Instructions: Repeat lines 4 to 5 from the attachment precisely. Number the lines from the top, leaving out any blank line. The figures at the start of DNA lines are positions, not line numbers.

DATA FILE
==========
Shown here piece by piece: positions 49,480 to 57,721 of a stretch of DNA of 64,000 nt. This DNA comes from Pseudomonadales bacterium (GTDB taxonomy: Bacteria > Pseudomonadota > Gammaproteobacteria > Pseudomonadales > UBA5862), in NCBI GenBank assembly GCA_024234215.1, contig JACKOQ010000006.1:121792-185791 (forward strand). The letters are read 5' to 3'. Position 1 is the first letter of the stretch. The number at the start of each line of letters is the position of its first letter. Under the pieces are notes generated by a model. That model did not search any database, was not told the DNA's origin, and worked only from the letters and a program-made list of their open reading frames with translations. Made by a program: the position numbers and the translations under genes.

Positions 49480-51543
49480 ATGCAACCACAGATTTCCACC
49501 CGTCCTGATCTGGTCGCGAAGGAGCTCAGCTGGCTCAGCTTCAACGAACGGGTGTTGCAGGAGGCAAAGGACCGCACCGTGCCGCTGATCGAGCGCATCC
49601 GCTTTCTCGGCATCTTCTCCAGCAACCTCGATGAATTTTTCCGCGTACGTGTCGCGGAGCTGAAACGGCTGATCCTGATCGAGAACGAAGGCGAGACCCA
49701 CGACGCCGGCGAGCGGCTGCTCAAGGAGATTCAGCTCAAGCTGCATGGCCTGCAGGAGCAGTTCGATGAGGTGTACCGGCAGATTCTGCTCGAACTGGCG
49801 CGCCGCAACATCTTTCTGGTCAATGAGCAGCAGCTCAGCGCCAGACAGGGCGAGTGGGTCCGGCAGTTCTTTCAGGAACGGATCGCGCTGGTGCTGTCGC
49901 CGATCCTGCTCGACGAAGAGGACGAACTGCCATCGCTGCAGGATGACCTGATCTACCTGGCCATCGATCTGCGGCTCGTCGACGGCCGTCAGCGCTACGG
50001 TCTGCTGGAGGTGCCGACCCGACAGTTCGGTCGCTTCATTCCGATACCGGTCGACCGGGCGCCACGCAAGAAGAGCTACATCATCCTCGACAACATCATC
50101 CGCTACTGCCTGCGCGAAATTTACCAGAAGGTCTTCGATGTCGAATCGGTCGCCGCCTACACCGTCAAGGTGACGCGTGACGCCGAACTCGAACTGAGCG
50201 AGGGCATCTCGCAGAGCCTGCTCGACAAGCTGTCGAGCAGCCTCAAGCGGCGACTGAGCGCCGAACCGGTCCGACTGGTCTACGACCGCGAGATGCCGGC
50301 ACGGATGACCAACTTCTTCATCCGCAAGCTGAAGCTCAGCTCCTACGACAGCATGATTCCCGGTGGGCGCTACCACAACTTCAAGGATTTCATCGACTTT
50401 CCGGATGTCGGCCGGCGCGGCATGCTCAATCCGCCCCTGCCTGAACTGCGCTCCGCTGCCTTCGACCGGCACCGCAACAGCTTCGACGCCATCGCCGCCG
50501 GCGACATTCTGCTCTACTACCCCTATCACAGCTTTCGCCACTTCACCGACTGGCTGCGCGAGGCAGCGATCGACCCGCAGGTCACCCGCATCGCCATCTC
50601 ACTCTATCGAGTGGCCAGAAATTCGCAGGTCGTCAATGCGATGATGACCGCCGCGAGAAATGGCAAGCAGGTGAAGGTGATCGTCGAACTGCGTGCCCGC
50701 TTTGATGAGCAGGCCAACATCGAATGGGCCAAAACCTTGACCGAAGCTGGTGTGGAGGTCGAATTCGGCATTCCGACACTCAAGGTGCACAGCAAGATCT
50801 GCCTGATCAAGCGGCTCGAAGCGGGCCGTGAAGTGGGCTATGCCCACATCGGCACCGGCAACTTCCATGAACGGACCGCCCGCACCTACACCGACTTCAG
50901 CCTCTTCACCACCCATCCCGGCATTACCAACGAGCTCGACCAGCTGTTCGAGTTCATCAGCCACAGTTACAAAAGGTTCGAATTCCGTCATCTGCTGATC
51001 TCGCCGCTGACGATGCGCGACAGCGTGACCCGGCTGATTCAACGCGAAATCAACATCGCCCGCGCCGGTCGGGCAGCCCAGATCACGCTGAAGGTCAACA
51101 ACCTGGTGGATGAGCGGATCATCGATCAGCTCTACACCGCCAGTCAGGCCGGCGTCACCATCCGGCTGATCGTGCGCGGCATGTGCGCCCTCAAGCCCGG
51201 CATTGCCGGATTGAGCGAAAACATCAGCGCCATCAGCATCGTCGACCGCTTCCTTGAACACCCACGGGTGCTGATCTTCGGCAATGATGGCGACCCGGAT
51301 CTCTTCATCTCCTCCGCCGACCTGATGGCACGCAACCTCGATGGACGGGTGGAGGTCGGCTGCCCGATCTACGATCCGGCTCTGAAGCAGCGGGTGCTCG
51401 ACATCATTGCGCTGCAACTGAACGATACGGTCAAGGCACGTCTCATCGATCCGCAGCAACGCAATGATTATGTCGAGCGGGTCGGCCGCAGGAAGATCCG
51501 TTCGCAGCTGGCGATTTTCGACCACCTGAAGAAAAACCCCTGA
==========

49501 CGTCCTGATCTGGTCGCGAAGGAGCTCAGCTGGCTCAGCTTCAACGAACGGGTGTTGCAGGAGGCAAAGGACCGCACCGTGCCGCTGATCGAGCGCATCC
49601 GCTTTCTCGGCATCTTCTCCAGCAACCTCGATGAATTTTTCCGCGTACGTGTCGCGGAGCTGAAACGGCTGATCCTGATCGAGAACGAAGGCGAGACCCA